Tuesday, 28 April 2009

On the Merits of Voting

Just before the MySQL User Conference, Dups implemented a small little feature for Planet MySQL: "voting". We wanted to see what a voting system might mean to you, our PlanetMySQL readers.

The question is now how to improve the voting mechanism to make it more useful. The goal is for everyone to see what you and your peers think are the best PlanetMySQL entries over a given week.

Here are some of the options:

1. Open up voting to everyone regardless of whether they are logged in or not. Currently you can only vote if you are logged in with a MySQL.com account. Let's face it, a login gives a barrier to entry even as much as it gives us the security of knowing we won't get spammed.

One option is to allow all to vote, within the constraints of spam control of some kind. Another option is to have voting for non-logged in users to count, but count less than those who login. This gives voters the incentive to login and magnify their voice, but allows anyone to have a vote if they choose not to login. An example would be to have a logged in vote worth 1 and a non-logged in vote worth 0.1

The problem, of course, is that we would be setting an artificial "quality" judgement on your vote.

2. We add voting links into the RSS Feed itself, so you can tell the world what you think of blog posts from within your RSS reader. We could also automate a posting of the Top voted entries on PlanetMySQL at the end of each week in case you decide not to come to the web site at all (though we hope you do come by once in a while).

3. We leave it as is!

Now it's your turn to tell us what you think! Remember the intent of all this is for good posts to not just disappear as the feeds scroll by with ever more content.

We've also been asked whether there is any conspiracy to throw posts up and down by us manipulating votes. Let me answer categorically: No. We do not manipulate the votes in any way. What you vote is what you see.

Sunday, 26 April 2009

The Future of MySQL

What is the future of MySQL? This is a question that interests many.

To be specific: Will there be significant performance improvements? Code contributions? Bug fixes? New features? Open Source licensed documentation? Will the users be happy with the Monthly Rapid Updates now released for the MySQL Community Server?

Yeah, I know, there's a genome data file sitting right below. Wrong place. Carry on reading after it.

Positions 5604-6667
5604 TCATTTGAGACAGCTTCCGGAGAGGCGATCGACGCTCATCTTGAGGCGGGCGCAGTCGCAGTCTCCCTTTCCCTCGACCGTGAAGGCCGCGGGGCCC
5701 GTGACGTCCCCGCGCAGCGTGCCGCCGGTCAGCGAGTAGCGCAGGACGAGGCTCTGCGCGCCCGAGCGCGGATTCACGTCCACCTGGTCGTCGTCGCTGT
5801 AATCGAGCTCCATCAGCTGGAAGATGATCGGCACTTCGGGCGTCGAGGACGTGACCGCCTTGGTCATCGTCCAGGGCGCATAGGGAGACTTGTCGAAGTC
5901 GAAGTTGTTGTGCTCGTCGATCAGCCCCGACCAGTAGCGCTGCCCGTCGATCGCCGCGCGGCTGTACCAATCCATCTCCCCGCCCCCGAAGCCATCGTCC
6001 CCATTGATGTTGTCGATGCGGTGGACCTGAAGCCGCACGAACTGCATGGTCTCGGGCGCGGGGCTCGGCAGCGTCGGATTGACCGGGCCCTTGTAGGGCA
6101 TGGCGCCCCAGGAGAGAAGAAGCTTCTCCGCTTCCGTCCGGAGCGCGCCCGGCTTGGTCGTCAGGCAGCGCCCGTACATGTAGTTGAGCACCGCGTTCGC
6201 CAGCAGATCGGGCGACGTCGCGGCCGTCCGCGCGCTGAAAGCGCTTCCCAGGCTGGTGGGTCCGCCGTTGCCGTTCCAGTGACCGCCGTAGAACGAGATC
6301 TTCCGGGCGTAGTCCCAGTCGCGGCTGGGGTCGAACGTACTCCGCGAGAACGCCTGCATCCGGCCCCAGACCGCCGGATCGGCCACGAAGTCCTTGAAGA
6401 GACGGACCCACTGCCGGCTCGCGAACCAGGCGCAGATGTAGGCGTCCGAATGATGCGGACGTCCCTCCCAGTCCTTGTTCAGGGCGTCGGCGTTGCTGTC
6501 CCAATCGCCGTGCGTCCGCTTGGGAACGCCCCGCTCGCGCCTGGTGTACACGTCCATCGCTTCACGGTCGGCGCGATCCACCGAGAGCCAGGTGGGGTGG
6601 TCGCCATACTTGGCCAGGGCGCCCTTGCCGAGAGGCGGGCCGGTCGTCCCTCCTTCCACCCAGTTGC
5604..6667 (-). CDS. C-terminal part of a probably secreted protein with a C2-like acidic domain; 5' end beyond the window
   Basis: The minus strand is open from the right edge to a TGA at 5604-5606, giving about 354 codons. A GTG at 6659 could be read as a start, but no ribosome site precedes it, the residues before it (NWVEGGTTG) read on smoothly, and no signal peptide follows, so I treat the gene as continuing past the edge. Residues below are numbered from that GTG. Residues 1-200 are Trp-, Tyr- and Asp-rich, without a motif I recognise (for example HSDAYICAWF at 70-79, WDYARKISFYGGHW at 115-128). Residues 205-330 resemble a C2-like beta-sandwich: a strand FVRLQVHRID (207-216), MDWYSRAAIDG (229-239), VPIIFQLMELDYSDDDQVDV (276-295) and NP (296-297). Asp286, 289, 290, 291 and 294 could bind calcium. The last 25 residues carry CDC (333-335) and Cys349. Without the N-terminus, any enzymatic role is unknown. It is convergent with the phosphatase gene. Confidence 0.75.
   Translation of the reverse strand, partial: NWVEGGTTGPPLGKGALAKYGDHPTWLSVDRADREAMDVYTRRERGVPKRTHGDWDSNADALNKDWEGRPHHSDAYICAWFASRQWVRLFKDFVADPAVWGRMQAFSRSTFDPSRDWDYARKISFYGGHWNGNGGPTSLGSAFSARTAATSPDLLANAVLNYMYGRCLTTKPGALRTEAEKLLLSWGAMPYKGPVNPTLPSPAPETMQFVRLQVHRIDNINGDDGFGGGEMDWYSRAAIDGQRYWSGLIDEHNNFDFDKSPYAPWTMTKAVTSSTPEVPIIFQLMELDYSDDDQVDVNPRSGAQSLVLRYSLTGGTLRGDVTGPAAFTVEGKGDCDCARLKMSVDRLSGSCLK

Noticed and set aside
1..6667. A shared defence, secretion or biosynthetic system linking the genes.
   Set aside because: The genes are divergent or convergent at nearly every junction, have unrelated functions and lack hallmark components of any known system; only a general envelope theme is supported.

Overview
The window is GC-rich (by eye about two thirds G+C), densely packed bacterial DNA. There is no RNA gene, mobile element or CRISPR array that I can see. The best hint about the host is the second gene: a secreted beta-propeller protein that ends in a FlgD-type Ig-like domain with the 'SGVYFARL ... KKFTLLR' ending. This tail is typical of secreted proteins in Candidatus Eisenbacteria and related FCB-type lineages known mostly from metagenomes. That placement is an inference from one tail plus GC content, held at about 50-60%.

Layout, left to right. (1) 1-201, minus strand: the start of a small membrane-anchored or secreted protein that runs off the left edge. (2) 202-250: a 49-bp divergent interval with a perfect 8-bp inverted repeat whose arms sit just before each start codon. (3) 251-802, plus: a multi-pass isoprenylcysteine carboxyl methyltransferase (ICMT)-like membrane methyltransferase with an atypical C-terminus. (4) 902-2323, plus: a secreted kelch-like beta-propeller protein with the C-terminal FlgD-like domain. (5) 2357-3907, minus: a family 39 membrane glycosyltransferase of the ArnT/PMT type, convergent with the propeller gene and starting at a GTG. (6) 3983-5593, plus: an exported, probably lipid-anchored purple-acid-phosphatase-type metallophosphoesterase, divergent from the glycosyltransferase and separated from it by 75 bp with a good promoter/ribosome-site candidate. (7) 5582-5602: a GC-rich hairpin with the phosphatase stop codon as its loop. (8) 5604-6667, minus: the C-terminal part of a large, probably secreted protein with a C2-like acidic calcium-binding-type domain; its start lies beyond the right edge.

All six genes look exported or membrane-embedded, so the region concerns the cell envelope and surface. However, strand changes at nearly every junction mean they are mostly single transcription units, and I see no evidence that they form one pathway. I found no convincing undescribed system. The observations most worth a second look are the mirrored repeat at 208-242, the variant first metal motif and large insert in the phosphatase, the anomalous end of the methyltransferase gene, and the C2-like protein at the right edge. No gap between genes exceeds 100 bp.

On another, more competitive level: Will there be successful forks? What will the MySQL AB founders do? What is Percona's next move?

Julian Cash, known for his visionary photography, extended his scope during a Wednesday session at the MySQL Conference. Hard work during his predictive session gave me insight. I now know the answers.

However, I'm afraid I cannot share the revelations on this blog. What I can do, though, is to point to Julian Cash's site "The Human Creativity Project", and to the visible results of his other sessions on Wednesday.

Thank you Julian!

Links:



Thursday, 23 April 2009

The Great Open Cloud Shootout: Videos and other links

Today's Great Open Cloud Shootout was great fun -- at least for me! I had the pleasure to tease these distinguished gentlemen with cloudy questions:

  • Lew Tucker, Cloud CTO, Sun Microsystems

  • Monty Taylor, MySQL Drizzle Geek, Sun Microsystems

  • Jeremy Zawodny, MySQL hacker, craigslist

  • Chander Kant, CEO, Zmanda

  • Thorsten von Eicken, CTO, RightScale

  • Prashant Malik, Cassandra Dude, Facebook

  • Mike Culver, Evangelist, Amazon Web Services




I tried to provoke the panelists with questions around some areas I had thought out:



  • So, what is a cloud anyway?

  • Who is the cloud for?

  • Why use the cloud?

  • Cloud adoption barriers

  • Are there cloud standards?

  • Cloud Business Opportunities

  • Cloud Competition

  • Databases & Clouds


UPDATE: Here is a list of web resources on the shootout:






Judging from the nods and agreements between the panelists, the term "shootout" may have been a tad more aggressive than necessary to describe the discussion. But that didn't seem to disturb twitterers. I'm very glad to have got positive Twitter comments such as



  • andygrove73: Excellent cloud shootout at the MySQL conference. Would have liked to hear discussion about sharding on the #cloud though.

  • imsplitbit: RT @LenzGr: Great #cloud discussion at #mysqlconf, @sheeri is next. I agree, that was the best shootout I have been to.

  • imsplitbit: If you are at #mysqlconf and are not at the Cloud Panel discussion you are missing out! Not to mention LAME! #cloud